[00:30:09] Discussing AI and Tone in Content Creation
[00:30:09] Ryan Law: That's cool. [00:30:10] Ramli John: I'm curious, what's your take? How do you craft the tone of it? I've seen where make this blog post sound like a HubSpot blog post, another one which is more fun, like make it sound like Ted Lasso, which I tried once and it was like, that sounds cool, like it's very Southern enthusiastic. But do you give it prompts in terms of how you want it to sound like or do you feed it some information about make it sound like me and you link a bunch of blog posts from the past? [00:30:44] Ryan Law: I think if you do, if you are particularly hot on a particular tone of voice or style or whatever, I've seen great results from kind of contextual prompting. So you say generate a tone of voice that's X, Y and Z. Here is an example of what that looks like. And the more you can give it examples and context, the more it can look at it and go, oh, okay, I see what you're getting at here, let me emulate that. It's kind of an interesting thing to do because I see people do things where they put their blog post in, they go like, tell me what my tone of voice is, and it pumps out a bunch of descriptors. I don't think that's hugely useful though, because telling someone that they're enthusiastic, what does that actually mean? How can you learn from it? Can do a good job at emulating particularly unique tones of voice, I think, like publications like BuzzFeed or whatever, it can get that bang on. [00:31:38] Ramli John: I think that BuzzFeed is interesting. I've never done that. It's probably like shorter words, like even a kid would understand. Are you using that kind of like have you used that in the past? Or emulate BuzzFeed or emulate HubSpot or I don't know, even emulate animals like their articles. I'm sure that's enough establishment there. [00:31:59] Ryan Law: No, I've not done that. I should do the very narcissistic thing of get it to try and copy the Animals blog and see what happens. I'm going to play around with that and see if I can learn from myself. [00:32:09] Ramli John: That's so funny. This is so crazy. This is something I've been thinking a lot about. I use Chatchy Beauty to write some of my YouTube scripts. Like I've been doing short form, like, like five minute short videos. I even asked it to like give me some puns and jokes. It would imbue like whole jokes about like, oh, this is like, I don't know, just some really corny jokes that I thought I think it's funny and it's really interesting how much you can add in terms of the output based on your prompt is exactly what's happening here. [00:32:46] Ryan Law: I think anytime you ask it to go, I've done this thing. Can you give me 20 more examples? It's so good at that. It's actually quite hard for a human brain to come up with 20 different versions of the same thing. But yeah, AI does a great job.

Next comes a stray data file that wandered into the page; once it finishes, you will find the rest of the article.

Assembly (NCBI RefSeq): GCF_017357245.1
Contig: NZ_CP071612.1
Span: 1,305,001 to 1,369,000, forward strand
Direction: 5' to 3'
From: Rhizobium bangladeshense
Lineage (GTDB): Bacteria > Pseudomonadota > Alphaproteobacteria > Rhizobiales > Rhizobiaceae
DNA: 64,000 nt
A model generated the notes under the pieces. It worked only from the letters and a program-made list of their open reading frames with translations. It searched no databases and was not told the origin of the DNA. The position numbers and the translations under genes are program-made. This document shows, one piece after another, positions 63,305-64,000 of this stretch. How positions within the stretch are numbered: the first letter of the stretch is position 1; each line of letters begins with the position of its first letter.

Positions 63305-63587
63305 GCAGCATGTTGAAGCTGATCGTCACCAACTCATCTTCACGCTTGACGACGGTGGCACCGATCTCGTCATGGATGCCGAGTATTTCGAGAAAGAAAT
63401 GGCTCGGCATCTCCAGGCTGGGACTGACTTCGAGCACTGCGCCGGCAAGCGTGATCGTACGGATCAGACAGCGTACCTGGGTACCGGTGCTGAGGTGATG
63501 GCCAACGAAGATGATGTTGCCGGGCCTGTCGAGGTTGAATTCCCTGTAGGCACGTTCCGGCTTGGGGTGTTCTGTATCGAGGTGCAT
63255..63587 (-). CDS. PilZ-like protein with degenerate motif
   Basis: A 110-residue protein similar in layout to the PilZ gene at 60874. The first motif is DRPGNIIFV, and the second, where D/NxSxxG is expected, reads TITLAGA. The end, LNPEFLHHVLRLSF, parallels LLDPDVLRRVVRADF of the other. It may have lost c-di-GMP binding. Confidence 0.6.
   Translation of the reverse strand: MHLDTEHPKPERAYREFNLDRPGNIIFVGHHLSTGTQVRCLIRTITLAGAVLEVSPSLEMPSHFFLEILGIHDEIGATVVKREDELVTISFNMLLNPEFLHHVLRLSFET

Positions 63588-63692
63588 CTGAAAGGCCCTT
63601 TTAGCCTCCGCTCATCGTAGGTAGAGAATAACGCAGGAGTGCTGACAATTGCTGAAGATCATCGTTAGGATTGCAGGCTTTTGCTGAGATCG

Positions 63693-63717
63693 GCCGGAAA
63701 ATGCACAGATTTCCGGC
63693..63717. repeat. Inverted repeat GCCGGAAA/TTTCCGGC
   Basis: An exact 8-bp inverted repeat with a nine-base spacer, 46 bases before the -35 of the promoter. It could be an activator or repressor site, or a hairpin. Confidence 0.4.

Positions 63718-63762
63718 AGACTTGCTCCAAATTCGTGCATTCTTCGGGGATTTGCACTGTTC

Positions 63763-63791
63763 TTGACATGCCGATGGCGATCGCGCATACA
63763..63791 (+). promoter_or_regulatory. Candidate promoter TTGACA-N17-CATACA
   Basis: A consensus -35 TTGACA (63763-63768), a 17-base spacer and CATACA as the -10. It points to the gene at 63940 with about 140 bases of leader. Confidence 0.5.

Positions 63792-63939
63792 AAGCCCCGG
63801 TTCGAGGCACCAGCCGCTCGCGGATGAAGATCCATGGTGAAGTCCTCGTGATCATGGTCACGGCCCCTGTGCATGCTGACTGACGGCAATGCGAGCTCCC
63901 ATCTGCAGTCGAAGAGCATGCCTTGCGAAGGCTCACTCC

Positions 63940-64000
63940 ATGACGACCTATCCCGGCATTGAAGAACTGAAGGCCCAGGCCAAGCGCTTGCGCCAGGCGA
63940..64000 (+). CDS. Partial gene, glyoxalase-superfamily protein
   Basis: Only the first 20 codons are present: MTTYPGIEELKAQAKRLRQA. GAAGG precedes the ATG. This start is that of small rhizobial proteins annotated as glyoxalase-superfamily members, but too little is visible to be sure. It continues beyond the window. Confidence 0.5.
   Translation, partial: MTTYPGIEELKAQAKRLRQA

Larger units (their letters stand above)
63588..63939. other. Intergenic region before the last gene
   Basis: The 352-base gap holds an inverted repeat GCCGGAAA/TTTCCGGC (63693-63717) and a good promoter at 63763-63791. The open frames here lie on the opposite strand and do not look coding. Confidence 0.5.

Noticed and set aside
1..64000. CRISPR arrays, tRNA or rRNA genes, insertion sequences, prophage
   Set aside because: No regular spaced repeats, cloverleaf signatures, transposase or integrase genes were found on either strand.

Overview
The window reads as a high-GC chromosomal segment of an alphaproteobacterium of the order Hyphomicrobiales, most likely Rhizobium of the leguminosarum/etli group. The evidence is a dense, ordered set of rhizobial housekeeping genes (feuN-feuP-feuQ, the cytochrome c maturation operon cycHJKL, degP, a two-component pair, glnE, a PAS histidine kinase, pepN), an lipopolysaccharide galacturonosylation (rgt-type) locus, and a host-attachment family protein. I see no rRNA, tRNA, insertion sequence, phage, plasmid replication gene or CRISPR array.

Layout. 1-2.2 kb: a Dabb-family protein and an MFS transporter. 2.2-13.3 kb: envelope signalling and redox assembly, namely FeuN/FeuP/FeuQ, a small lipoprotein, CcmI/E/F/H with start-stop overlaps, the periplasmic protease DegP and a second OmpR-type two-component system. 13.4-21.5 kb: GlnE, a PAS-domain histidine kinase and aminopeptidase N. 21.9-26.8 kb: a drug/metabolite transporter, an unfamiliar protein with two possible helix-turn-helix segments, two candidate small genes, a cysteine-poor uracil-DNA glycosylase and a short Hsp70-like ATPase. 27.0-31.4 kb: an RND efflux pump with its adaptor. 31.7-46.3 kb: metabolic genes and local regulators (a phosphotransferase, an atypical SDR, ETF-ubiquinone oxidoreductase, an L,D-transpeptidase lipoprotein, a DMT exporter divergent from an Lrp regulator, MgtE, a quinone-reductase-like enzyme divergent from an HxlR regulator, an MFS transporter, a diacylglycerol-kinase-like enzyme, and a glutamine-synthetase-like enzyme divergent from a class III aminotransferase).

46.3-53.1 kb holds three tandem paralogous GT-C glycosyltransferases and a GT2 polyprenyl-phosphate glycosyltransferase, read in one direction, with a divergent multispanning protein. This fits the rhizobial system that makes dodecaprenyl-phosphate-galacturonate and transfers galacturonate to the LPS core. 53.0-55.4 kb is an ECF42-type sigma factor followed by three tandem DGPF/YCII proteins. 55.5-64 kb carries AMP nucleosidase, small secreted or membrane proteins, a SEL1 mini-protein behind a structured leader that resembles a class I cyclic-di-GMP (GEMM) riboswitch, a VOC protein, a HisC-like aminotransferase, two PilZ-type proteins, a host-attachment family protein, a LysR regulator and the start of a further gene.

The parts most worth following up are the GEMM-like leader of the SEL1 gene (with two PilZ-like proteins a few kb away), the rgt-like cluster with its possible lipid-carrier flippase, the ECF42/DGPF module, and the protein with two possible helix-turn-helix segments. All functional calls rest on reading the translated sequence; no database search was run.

[00:33:02] Leveraging AI for content creation with Ryan Law